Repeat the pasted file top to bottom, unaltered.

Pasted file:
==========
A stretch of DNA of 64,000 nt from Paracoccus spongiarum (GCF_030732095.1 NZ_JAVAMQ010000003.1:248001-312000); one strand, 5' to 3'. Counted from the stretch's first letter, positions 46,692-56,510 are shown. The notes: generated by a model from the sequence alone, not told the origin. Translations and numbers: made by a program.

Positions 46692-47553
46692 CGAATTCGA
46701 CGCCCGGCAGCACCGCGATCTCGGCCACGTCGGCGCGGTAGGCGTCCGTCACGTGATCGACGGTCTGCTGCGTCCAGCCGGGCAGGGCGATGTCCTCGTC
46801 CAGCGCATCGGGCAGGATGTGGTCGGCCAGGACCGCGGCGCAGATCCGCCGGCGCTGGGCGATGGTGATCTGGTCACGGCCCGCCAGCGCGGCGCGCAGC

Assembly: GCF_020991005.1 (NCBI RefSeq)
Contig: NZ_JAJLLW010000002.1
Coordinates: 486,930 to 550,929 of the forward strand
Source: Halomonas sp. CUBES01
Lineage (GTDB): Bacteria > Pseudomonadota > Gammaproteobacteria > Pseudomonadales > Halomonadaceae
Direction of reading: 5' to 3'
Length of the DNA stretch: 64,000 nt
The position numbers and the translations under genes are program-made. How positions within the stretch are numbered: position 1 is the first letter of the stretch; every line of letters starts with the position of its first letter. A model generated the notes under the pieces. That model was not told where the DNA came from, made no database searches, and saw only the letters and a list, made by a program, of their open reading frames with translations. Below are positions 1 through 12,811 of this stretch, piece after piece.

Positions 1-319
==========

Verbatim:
A stretch of DNA of 64,000 nt from Paracoccus spongiarum (GCF_030732095.1 NZ_JAVAMQ010000003.1:248001-312000); one strand, 5' to 3'. Counted from the stretch's first letter, positions 46,692-56,510 are shown. The notes: generated by a model from the sequence alone, not told the origin. Translations and numbers: made by a program.

Positions 46692-47553
46692 CGAATTCGA
46701 CGCCCGGCAGCACCGCGATCTCGGCCACGTCGGCGCGGTAGGCGTCCGTCACGTGATCGACGGTCTGCTGCGTCCAGCCGGGCAGGGCGATGTCCTCGTC
46801 CAGCGCATCGGGCAGGATGTGGTCGGCCAGGACCGCGGCGCAGATCCGCCGGCGCTGGGCGATGGTGATCTGGTCACGGCCCGCCAGCGCGGCGCGCAGC

Assembly: GCF_020991005.1 (NCBI RefSeq)
Contig: NZ_JAJLLW010000002.1
Coordinates: 486,930 to 550,929 of the forward strand
Source: Halomonas sp. CUBES01
Lineage (GTDB): Bacteria > Pseudomonadota > Gammaproteobacteria > Pseudomonadales > Halomonadaceae
Direction of reading: 5' to 3'
Length of the DNA stretch: 64,000 nt
The position numbers and the translations under genes are program-made. How positions within the stretch are numbered: position 1 is the first letter of the stretch; every line of letters starts with the position of its first letter. A model generated the notes under the pieces. That model was not told where the DNA came from, made no database searches, and saw only the letters and a list, made by a program, of their open reading frames with translations. Below are positions 1 through 12,811 of this stretch, piece after piece.

Positions 1-319